FIND MOVIES
Movie List
Loading ...
or
Find Theaters and Movie Times
or
Search Movies

The Hobbit: Ringing it dry?

Are 13 dwarves too many? Is one book not enough?
By PETER KEOUGH  |  December 10, 2012

thehobbit_junket

Are 13 dwarves too many? Is one book not enough? These were questions raised at the press conference for Peter Jackson's The Hobbit: An UnexpectedJourney. It's the first of three two-and-a-half-hour films adapting J.R.R. Tolkien's prequel to his Lord of the Rings trilogy, which Jackson had also adapted into three epic-length movies.

"It kind of surprised us a bit, too," said Jackson at the press conference for the film. "At the beginning, there were only two films. But the book was written at a very breathless pace. Really major events are covered in just a few pages. Plus, in The Return of the King there are a hundred pages of material that Tolkien meant to include in The Hobbit. All this gave us a lot to work with."

So it wasn't just a way to squeeze out another franchise?

"It's not a franchise!" stormed Ian McKellen in his most intimidating Gandalf voice. "These are films! This isn't X-Men. Anyone who thinks that Peter Jackson operates in response to market forces doesn't know him very well. Ask any nine-year-old. They haven't just seen Lord of the Rings once. They've seen it three times. In one day!"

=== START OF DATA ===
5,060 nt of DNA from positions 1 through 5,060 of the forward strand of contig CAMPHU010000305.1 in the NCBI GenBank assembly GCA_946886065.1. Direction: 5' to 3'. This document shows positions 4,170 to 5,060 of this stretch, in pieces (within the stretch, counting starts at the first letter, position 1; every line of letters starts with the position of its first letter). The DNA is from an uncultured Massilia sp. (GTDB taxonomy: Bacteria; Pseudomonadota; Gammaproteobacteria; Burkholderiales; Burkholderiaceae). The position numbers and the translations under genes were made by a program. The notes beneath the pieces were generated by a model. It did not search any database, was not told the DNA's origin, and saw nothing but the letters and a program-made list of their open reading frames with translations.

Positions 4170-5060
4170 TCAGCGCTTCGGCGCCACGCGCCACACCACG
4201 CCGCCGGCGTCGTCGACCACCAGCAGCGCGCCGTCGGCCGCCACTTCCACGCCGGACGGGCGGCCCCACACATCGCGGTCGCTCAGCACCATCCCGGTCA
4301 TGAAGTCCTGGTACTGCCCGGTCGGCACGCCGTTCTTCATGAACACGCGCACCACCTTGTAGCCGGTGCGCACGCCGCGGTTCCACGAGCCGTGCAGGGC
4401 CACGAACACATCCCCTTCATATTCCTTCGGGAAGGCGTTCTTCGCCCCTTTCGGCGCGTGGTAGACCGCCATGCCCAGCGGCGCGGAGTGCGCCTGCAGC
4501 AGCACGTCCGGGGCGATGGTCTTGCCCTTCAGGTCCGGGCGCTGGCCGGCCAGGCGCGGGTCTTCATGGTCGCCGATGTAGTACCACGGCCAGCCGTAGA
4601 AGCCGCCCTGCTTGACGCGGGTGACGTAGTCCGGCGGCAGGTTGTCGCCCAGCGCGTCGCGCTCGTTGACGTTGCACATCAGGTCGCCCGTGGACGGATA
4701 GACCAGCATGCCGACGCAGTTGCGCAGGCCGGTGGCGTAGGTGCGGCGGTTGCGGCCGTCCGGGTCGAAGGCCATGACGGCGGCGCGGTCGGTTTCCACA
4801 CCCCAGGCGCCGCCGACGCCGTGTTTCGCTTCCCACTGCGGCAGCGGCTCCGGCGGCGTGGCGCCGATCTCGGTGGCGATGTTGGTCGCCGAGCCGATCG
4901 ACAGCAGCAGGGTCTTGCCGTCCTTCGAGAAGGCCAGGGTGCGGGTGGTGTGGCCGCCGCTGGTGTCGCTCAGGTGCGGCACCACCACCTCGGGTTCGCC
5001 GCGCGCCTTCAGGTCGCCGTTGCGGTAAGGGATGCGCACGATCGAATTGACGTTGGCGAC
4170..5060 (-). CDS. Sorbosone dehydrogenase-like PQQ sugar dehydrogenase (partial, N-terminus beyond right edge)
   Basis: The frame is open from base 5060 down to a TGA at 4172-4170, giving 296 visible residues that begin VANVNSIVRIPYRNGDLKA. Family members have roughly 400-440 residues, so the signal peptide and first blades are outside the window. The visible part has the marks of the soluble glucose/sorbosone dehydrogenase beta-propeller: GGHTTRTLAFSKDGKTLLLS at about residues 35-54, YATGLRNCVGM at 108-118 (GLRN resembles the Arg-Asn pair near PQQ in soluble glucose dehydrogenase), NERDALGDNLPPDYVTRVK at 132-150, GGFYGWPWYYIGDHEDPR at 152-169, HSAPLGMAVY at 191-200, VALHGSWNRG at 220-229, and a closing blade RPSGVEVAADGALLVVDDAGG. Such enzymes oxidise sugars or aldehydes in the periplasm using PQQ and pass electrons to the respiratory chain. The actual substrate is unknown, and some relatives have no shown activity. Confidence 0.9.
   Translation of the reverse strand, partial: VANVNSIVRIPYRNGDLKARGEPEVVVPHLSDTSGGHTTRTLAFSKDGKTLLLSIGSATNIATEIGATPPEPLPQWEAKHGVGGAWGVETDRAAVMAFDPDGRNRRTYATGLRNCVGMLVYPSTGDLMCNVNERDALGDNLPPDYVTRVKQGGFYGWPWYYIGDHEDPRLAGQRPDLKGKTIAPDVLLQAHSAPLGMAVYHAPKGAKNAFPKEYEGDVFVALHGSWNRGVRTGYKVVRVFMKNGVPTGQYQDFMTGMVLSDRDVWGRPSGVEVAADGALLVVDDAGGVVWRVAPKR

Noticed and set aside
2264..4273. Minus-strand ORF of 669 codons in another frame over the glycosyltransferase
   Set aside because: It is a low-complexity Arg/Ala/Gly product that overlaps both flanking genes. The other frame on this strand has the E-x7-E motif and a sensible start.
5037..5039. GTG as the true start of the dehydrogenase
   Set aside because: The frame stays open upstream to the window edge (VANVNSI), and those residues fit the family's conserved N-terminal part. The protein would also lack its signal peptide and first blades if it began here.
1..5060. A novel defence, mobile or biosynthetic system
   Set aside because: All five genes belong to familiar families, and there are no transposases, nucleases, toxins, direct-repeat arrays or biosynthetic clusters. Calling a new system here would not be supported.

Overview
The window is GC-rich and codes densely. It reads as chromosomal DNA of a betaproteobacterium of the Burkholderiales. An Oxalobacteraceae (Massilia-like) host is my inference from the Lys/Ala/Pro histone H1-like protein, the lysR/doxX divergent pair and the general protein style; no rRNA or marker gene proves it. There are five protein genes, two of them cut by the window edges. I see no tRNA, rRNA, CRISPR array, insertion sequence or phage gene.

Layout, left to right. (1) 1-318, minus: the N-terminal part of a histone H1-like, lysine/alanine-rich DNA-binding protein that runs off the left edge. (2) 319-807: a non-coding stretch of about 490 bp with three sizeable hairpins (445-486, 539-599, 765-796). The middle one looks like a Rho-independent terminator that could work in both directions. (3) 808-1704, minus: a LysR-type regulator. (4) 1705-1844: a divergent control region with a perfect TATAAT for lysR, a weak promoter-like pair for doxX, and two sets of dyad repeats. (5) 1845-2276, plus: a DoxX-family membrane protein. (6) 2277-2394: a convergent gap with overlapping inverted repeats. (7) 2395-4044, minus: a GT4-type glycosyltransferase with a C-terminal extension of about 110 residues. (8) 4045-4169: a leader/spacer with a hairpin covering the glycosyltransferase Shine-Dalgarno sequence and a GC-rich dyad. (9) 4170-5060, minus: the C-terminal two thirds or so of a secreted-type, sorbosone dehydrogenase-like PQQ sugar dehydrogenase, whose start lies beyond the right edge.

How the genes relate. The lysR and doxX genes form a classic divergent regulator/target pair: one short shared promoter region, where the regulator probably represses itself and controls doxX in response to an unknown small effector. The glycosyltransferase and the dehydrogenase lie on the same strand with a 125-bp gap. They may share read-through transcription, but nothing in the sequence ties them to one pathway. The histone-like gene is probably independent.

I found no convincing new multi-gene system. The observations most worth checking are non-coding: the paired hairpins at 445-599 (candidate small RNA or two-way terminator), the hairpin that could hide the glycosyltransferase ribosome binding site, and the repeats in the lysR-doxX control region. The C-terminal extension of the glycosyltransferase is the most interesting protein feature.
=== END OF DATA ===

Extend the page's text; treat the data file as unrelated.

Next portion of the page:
Besides, he added, the films let him explore Gandalf's romantic side.

"There's a scene in which Galadriel [Cate Blanchett] adjusted my hair," he says. "I'm still a little shaky."

  Topics: Features , Peter Jackson, movie, film,  More more >
| More


Most Popular
ARTICLES BY PETER KEOUGH
Share this entry with Delicious
  •   BUFFET DINING: THE 15TH BOSTON UNDERGROUND FILM FESTIVAL  |  March 19, 2013
    "Copraphagy" is a key word at this year's Boston Underground Film Festival at the Brattle.
  •   REVIEW: GINGER & ROSA  |  March 19, 2013
    Sally Potter likes to mess around with form and narrative.
  •   UNDERGROUND CINEMA: THE 12TH BOSTON TURKISH FILM FESTIVAL  |  March 12, 2013
    This year's Boston Turkish Film Festival includes works in which directors ponder the relationships between the secular and the religious, between men and women, and between destiny and identity.
  •   REVIEW: A GLIMPSE INSIDE THE MIND OF CHARLES SWAN III  |  March 12, 2013
    In Roman Coppola's sophomoric second feature (his 2001 debut CQ was promising), Charlie Sheen shows restraint as the titular asshole, a dissolute ad designer and solipsistic whiner who's mooning over the loss of his latest love.
  •   REVIEW: UPSIDE DOWN  |  March 14, 2013
    Had Ed Wood Jr. directed Fritz Lang's Metropolis , he couldn't have achieved the earnest dopiness of Juan Solanas's sci-fi allegory — nor the striking images.

 See all articles by: PETER KEOUGH